27-11-2020 by Freddie del Curatolo
There are two million new poor people in Kenya since the beginning of the Covid-19 emergency.
A World Bank report has reported that the pandemic has increased the number of those who have fallen below the minimum daily subsistence threshold by 4%.
This is due, according to the report, to the sharp drop in incomes and the exponential increase in the unemployment rate, which almost doubled in the last quarter.
Hourly workers have seen their workload fall from 50 to 38 hours per week while the average income of family businesses has fallen by almost half.
The update on Kenya's economy, covering the months from April to October, shows that the country's growth fell to -0.4% compared to 5.4% last year. "The economy was exposed to the effects of travel restrictions, containment measures and behavioural responses," the statement states, "and to disruptions in trade and travel (which mainly affected foreign currency gains, such as those from tourism, flower, tea and coffee exports). All this has exacerbated food insecurity and increased human pain and suffering".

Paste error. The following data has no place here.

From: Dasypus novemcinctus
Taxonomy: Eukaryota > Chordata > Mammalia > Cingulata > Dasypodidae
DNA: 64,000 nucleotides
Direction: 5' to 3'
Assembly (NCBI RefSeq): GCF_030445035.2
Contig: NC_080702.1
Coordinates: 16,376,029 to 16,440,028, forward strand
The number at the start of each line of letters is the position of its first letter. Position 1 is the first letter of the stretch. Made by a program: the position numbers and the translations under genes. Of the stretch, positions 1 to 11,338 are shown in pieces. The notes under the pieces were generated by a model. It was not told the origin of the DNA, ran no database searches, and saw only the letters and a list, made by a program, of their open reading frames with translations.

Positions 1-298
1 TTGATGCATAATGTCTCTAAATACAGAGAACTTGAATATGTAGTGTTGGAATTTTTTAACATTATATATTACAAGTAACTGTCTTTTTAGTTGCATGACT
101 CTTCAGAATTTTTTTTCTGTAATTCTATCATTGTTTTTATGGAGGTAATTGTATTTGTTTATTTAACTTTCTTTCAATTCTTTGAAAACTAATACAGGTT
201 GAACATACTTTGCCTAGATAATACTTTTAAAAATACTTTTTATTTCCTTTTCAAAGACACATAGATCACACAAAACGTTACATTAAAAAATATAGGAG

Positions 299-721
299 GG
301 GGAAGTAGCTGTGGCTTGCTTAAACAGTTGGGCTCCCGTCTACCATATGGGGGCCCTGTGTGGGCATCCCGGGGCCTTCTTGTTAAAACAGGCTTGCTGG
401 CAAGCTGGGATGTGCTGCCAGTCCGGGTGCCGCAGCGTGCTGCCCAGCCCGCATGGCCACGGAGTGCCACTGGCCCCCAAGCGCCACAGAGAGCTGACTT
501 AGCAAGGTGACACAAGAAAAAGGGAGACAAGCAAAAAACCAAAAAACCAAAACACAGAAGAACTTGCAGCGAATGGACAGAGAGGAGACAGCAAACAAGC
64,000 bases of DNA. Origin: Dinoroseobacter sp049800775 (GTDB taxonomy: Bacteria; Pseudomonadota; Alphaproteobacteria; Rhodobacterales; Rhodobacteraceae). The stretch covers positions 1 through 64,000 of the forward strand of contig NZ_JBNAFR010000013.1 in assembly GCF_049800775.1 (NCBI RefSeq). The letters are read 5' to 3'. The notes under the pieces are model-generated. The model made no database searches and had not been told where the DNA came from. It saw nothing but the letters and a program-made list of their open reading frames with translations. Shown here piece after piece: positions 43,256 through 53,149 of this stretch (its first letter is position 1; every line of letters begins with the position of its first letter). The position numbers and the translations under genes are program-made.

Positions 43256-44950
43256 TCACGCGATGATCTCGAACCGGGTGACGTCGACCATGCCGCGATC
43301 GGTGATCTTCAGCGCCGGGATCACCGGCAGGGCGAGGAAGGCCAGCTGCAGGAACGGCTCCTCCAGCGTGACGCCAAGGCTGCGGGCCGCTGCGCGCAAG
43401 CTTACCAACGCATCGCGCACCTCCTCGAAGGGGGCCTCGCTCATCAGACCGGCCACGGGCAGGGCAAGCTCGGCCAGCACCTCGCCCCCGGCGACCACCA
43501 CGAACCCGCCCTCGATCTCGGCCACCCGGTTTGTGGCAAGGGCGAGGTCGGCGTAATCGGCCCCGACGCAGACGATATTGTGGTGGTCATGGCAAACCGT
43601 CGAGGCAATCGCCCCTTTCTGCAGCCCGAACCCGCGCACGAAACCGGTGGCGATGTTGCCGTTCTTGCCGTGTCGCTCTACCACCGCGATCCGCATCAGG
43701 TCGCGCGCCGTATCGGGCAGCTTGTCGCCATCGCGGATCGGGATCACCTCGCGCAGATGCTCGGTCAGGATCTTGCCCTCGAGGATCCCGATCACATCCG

According to the World Bank, the decline is the result of the unforeseen worsening of GDP in the second quarter, when a slight recovery was expected and instead there was a sharp reduction in production in the service sector, particularly in education. As a result, the economy is expected to contract by one per cent in 2020 in the baseline scenario, and by 1.5 per cent in a more unfavourable scenario.
Increased spending on health care adjustment and borrowing will not improve the situation in the medium term. If Athens cries, in short, Sparta, although the effects of Covid-19 have not been so invasive, cannot smile.
Finally, the report shows that the hotel and catering sector (tourism) has contracted by 83.3%, subtracting 0.9 percentage points from overall GDP growth.
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